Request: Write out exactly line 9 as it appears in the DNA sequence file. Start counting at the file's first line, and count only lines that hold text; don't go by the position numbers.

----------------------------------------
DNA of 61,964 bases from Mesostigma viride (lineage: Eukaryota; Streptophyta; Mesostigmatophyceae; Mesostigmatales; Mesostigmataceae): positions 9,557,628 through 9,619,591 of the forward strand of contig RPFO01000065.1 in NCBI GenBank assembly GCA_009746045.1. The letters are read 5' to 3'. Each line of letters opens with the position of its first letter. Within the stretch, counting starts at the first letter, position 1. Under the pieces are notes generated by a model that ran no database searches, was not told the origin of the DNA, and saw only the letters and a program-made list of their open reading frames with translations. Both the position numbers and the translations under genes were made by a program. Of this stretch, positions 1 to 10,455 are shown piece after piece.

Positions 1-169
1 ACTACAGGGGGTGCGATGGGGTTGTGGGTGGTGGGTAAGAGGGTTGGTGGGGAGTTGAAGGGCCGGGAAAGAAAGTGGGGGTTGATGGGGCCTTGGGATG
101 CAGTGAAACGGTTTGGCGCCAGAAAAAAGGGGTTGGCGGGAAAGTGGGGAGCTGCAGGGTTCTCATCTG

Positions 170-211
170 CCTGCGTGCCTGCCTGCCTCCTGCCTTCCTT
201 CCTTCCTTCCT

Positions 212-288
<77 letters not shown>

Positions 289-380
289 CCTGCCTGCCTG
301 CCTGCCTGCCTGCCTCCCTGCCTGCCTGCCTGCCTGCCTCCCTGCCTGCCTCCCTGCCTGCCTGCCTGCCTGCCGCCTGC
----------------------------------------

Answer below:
<77 letters not shown>